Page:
Ebola Hemorrhagic Fever (EHF)

What Is It?

Ebola hemorrhagic fever (EHF), also known as Ebola virus disease (EVD) or simply Ebola, is a viral hemorrhagic fever of humans and other primates caused by ebolaviruses.

The virus spreads through direct contact with body fluids, such as blood from infected humans or other animals. Spread may also occur from contact with items recently contaminated with bodily fluids. Spread of the disease through the air between primates, including humans, has not been documented in either laboratory or natural conditions. Semen or breast milk of a person after recovery from Ebola may carry the virus for several weeks to months.

Fruit bats are believed to be the normal carrier in nature, able to spread the virus without being affected by it. Other diseases such as malaria, cholera, typhoid fever, meningitis and other viral hemorrhagic fevers may resemble Ebola. Blood samples are tested for viral RNA, viral antibodies or for the virus itself to confirm the diagnosis.

The disease was first identified in 1976, in two simultaneous outbreaks: one in Nzara (a town in South Sudan) and the other in Yambuku (Democratic Republic of the Congo), a village near the Ebola River from which the disease takes its name. Ebola outbreaks occur intermittently in tropical regions of sub-Saharan Africa. Between 1976 and 2013, the World Health Organization reports 24 outbreaks involving 2,387 cases with 1,590 deaths. The largest outbreak to date was the epidemic in West Africa, which occurred from December 2013, to January 2016, with 28,646 cases and 11,323 deaths. It was declared no longer an emergency on 29 March 2016. Other outbreaks in Africa began in the Democratic Republic of the Congo in May 2017, and 2018. In July 2019, the World Health Organization declared the Congo Ebola outbreak a world health emergency.


It is believed that between people, Ebola spreads only by direct contact with the blood or other body fluids of a person who has developed symptoms of the disease. Body fluids that may contain Ebola viruses include saliva, mucus, vomit, faeces, sweat, tears, breast milk, urine and semen. The WHO states that only people who are very sick are able to spread Ebola disease in saliva, and whole virus has not been reported to be transmitted through sweat. Most people spread the virus through blood, faeces and vomit. Entry points for the virus include the nose, mouth, eyes, open wounds, cuts and abrasions. Ebola may be spread through large droplets; however, this is believed to occur only when a person is very sick. This contamination can happen if a person is splashed with droplets. Contact with surfaces or objects contaminated by the virus, particularly needles and syringes, may also transmit the infection. The virus is able to survive on objects for a few hours in a dried state, and can survive for a few days within body fluids outside of a person.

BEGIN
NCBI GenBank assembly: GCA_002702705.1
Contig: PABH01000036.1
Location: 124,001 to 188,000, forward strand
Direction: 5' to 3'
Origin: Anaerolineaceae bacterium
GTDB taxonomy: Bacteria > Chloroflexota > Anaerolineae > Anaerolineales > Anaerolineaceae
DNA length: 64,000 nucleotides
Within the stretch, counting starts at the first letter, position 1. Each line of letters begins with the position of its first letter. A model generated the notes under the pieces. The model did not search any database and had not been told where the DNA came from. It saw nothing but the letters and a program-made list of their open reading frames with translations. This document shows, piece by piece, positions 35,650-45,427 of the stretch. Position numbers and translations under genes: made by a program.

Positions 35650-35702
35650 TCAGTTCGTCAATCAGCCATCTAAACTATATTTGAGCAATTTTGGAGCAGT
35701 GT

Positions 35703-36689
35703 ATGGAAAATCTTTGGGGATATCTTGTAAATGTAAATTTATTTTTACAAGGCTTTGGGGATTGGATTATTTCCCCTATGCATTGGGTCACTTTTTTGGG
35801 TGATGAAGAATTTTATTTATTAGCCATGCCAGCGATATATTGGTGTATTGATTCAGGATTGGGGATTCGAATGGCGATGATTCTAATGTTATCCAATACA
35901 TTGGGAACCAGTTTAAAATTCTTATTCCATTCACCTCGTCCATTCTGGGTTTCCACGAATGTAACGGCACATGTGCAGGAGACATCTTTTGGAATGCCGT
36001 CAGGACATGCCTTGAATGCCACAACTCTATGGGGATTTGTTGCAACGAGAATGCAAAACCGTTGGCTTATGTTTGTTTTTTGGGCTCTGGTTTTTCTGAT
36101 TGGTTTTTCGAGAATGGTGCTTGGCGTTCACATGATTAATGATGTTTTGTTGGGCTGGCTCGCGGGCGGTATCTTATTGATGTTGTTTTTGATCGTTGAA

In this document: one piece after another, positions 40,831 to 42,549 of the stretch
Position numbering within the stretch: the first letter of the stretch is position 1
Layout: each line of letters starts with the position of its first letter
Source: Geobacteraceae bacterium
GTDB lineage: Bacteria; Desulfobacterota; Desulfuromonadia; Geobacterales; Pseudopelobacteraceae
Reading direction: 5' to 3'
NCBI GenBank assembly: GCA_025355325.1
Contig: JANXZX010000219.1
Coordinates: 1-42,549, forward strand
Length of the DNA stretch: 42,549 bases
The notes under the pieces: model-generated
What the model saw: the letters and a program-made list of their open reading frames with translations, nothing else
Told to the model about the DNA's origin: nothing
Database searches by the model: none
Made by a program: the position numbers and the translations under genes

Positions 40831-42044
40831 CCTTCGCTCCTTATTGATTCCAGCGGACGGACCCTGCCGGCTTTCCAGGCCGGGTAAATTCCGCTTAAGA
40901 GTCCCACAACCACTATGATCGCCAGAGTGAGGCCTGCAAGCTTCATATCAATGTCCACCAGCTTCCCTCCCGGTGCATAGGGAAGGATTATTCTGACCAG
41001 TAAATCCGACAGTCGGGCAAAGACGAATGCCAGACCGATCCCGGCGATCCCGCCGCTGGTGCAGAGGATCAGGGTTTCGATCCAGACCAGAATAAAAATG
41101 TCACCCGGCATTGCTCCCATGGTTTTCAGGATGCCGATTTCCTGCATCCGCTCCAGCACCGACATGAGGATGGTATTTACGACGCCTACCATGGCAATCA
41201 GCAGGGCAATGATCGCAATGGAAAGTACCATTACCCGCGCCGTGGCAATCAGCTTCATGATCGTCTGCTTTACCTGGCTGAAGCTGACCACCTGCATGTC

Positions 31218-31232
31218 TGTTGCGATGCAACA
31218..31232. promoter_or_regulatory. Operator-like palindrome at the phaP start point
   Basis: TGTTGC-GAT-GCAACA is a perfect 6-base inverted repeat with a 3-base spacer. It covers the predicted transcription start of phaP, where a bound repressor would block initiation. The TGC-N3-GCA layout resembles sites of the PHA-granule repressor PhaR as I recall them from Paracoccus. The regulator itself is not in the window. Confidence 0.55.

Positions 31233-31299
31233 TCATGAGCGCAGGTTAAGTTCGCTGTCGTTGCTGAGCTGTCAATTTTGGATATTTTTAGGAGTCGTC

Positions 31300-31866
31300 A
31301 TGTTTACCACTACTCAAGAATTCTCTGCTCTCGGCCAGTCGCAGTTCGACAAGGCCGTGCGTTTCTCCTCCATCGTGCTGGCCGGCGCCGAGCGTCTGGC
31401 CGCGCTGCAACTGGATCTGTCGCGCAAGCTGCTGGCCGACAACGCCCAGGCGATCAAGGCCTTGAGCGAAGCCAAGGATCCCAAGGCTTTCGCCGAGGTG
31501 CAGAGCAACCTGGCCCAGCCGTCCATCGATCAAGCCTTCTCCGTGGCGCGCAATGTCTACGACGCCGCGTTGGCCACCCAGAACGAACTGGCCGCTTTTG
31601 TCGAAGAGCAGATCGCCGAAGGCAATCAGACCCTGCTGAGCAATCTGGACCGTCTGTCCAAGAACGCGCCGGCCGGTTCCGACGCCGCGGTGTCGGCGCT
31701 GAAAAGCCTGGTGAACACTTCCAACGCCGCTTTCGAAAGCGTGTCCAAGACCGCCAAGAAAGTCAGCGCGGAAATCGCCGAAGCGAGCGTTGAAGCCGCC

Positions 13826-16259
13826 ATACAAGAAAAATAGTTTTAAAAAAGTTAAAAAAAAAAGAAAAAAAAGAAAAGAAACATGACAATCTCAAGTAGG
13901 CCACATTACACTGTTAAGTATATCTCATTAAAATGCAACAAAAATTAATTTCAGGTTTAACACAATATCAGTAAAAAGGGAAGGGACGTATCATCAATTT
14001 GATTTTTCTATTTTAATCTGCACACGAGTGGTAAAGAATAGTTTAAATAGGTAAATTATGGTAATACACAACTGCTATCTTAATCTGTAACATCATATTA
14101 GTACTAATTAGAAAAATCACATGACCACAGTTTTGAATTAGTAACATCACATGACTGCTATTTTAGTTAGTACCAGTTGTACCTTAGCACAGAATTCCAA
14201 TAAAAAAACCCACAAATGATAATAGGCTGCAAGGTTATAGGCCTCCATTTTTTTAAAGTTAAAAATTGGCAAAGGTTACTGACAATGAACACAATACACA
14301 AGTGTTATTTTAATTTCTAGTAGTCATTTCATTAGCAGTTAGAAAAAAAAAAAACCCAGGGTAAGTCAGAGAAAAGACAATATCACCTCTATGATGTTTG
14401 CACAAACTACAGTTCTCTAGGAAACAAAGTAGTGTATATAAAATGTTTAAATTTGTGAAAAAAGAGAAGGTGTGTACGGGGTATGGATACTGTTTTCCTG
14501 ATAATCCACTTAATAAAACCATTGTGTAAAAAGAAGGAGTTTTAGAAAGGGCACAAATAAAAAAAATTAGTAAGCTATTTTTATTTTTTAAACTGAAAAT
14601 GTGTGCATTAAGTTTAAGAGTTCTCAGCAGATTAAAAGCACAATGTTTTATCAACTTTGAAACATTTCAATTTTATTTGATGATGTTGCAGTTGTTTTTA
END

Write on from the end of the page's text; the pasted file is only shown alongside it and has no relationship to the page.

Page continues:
The Ebola virus may be able to persist for more than 3 months in the semen after recovery, which could lead to infections via sexual intercourse. Virus persistence in semen for over a year has been recorded in a national screening programme. Ebola may also occur in the breast milk of women after recovery, and it is not known when it is safe to breastfeed again. The virus was also found in the eye of one patient in 2014, two months after it was cleared from his blood. Otherwise, people who have recovered are not infectious.

The potential for widespread infections in countries with medical systems capable of observing correct medical isolation procedures is considered low. Usually when someone has symptoms of the disease, they are unable to travel without assistance.

Dead bodies remain infectious. Therefore, people handling human remains in practices such as traditional burial rituals or more modern processes such as embalming are at risk.


The length of time between exposure to the virus and the development of symptoms (incubation period) is between 2 and 21 days, and usually between 4 and 10 days. However, recent estimates based on mathematical models predict that around 5% of cases may take greater than 21 days to develop.

Symptoms usually begin with a sudden influenza-like stage characterised by feeling tired, fever, weakness, decreased appetite, muscular pain, joint pain, headache, and sore throat. The fever is usually higher than 38.3 °C (101 °F). This is often followed by nausea, vomiting, diarrhoea, abdominal pain, and sometimes hiccups. The combination of severe vomiting and diarrhoea often leads to severe dehydration. Next, shortness of breath and chest pain may occur, along with swelling, headaches, and confusion. In about half of the cases, the skin may develop a maculopapular rash, similar in appearance to measles. A flat red area covered with small bumps, five to seven days after symptoms begin.